Addario and Biocept Announce Collaborate on Liquid Biopsy Clinical Trial in Lung Cancer

The Addario Lung Cancer Medical Institute (ALCMI), a non-profit, patient-centric, international research organization, and Biocept, Inc. (NASDAQ: BIOC), a leading commercial provider of clinically actionable liquid biopsy tests designed to improve the outcomes of cancer patients, announce a clinical collaboration and initiation of the landmark ALCMI-009 liquid biopsy clinical trial, which was developed and will be conducted by ALCMI and its consortium of leading U.S. and international oncology centers. In this large-scale study, which plans to enroll 400 patients, Biocept’s Target Selector™ assay platform will be used to detect and assess cancer biomarkers found in both circulating tumor cells (CTCs) and circulating tumor DNA (ctDNA) from the blood of patients with lung cancer.

Lung cancer is the leading cause of cancer-related deaths worldwide. New therapies are available and others are in development to provide improved treatment options by targeting specific lung cancer biomarkers. Identifying these biomarkers using tissue biopsy can be challenging for many reasons, including the difficulty in performing a biopsy due to tumor location, limited tumor material due to small biopsy sizes, tumor heterogeneity both within the tumor material and between multiple metastatic sites, and risk of complications. All of these reasons, in addition to the relatively high cost of tumor biopsy, have increased the interest in obtaining molecular information from a simple blood sample.

 “We are pleased to join forces with major research institutions and cutting-edge molecular diagnostics companies such as Biocept to conduct a large-scale trial evaluating the use of liquid biopsy to detect and monitor key lung cancer biomarkers,” said Steven Young, ALCMI’s president & COO. Bonnie Addario, lung cancer survivor and the founder of both the Bonnie J. Addario Lung Cancer Foundation and ALCMI, added, “The collaborative research across these academic and community institutions will be transformative and will certainly benefit lung cancer patients.”

The large prospective clinical trial, entitled “ALCMI-009: Evaluation of Liquid Biopsies in Localized and Advanced Lung Cancer Patients,” will enroll 400 patients with advanced non-small cell lung cancer (NSCLC). Patients will have 4-6 blood samples drawn over the 12-month study duration period, for a cumulative total of 1,600 to 2,400 liquid biopsy data points. Blood samples will be shipped directly to Biocept’s CLIA-certified, CAP-accredited laboratory for detection of key biomarkers including EGFR, BRAF, KRAS, ALK fusions, ROS1 fusions and PD-L1 expression. Facilitated by ALCMI and its global consortium of 25-member cancer institutions, the study’s primary objective is to further validate the concordance of liquid biopsy to solid tissue biopsies at de novo presentation across the multicenter ALCMI research organization. This concordance will validate the use of a liquid biopsy sample when biopsy tissue is exhausted or difficult to obtain for biomarker stratification. The clinical trial will also seek to validate the utility of monitoring key biomarkers in lung cancer patients with a liquid biopsy, enumerating CTC counts, and quantifying ctDNA mutations, with the intent to:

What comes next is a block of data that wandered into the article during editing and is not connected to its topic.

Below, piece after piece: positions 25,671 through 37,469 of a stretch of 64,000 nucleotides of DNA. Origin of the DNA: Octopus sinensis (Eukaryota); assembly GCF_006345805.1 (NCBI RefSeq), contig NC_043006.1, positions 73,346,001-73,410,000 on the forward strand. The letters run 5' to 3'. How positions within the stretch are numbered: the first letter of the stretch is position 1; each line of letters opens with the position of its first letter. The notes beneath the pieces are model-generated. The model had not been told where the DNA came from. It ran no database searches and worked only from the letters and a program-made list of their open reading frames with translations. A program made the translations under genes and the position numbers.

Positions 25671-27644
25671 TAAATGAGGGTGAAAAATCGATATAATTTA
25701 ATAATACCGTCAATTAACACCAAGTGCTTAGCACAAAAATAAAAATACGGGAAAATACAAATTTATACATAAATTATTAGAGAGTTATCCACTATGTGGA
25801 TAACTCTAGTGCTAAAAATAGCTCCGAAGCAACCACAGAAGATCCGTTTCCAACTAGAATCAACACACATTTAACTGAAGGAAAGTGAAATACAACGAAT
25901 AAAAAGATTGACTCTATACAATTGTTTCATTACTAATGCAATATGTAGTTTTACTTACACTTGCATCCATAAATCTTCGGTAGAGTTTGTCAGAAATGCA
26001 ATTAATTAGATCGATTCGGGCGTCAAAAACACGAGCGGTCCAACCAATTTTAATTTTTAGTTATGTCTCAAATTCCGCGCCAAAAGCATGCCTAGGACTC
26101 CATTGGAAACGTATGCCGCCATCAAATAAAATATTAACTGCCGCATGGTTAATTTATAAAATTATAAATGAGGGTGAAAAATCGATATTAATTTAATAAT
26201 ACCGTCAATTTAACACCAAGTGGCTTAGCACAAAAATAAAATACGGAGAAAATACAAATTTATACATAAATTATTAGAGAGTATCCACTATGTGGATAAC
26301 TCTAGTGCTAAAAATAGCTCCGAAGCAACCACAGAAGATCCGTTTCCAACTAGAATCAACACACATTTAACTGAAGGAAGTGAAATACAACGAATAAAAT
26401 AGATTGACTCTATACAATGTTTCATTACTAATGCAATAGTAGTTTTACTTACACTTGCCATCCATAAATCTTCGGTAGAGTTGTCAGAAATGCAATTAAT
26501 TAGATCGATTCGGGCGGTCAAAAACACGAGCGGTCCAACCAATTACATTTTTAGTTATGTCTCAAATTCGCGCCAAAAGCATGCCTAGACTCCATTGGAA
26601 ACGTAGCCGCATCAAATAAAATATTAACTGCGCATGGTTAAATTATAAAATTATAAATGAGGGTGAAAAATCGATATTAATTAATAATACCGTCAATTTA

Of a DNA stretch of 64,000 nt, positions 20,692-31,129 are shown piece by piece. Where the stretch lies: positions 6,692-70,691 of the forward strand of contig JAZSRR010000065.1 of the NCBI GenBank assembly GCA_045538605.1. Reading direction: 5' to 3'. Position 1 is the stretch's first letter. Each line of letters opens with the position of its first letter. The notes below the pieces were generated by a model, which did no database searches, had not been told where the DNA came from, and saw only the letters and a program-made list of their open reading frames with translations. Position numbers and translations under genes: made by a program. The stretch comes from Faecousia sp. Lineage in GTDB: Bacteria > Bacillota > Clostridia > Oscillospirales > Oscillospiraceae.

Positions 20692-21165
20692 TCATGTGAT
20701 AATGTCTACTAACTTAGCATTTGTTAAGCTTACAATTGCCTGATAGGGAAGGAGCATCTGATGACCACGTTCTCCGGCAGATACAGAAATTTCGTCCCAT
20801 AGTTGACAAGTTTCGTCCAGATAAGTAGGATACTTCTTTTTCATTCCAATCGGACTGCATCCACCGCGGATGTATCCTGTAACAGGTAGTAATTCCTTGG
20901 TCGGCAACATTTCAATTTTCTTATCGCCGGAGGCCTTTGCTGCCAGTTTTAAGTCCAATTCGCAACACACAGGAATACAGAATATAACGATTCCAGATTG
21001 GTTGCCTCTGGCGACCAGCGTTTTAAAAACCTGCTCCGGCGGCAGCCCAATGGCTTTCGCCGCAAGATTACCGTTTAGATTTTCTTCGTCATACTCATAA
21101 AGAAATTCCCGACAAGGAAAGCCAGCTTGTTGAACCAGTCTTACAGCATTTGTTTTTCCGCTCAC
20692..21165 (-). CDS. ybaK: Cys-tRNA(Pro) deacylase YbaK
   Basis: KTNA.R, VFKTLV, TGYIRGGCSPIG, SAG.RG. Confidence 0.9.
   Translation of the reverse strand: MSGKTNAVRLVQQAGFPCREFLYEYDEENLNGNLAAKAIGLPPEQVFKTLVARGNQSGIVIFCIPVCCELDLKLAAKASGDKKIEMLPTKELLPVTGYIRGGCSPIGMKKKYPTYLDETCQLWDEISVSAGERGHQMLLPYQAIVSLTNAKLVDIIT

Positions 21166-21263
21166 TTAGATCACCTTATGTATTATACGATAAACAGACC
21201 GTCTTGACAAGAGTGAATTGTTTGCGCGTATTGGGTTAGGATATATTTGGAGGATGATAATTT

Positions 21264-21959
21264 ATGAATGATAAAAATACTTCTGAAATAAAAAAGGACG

• illustrate drug response
  • predict treatment failure prior to progression observed using radiographic imaging; and
  • identify resistance mechanisms (e.g. EGFR T790M)

Due to different goals for the different histologies and stages of lung cancer, the trial plans to distinguish between advanced NSCLC patients with squamous cell and non-squamous cell carcinoma, and plans to evaluate the clinical utility of liquid biopsy in additional patients with early-stage NSCLC (stages I-III) as well as small cell lung cancer (SCLC). Collected data from this study will be centralized in a first-of-its-kind, large-scale database that will include uniform and complete patient demographic, pathology and clinical information. Principal investigators for the study are Erin M. Bertino, MD, Division of Medical Oncology, Department of Internal Medicine of Wexner Medical Center at The Ohio State University, and Luis E. Raez, MD, Memorial Cancer Institute/Memorial Health Care System, Florida International University (FIU).

“We have targeted several highly important objectives for this trial that could have a profound impact on the treatment of patients with lung cancer,” said Dr. Raez. “Validating the concordance of liquid biopsy and tissue biopsy across the dozens of ALCMI member institutions could open new opportunities for using this approach when tissue biopsy material is exhausted or difficult to obtain.” Dr. Bertino added, “Specifically, a better understanding of the role of serial blood based molecular markers in making treatment decisions for lung cancer patients is critical, and may also lead to the development of novel targeted therapies.”

Michael W. Nall, Biocept’s President and CEO, said, “The results of this large-scale study with renowned oncology centers could further validate the extremely high sensitivity and specificity that we have demonstrated with our Target Selector™ platform in past studies. We are excited to work with ALCMI on this groundbreaking clinical trial.”

Source – PR Newswire

One comment

  1. Future use of fluid biopsy tests in NSCLC is broadly subject to dynamic examination. One significant examination point is tumor change trouble that is found through ctDNA NGS, as TMB has been found to connect with patients’ reactions to treatment with PD-1 inhibitors like atezolizumab

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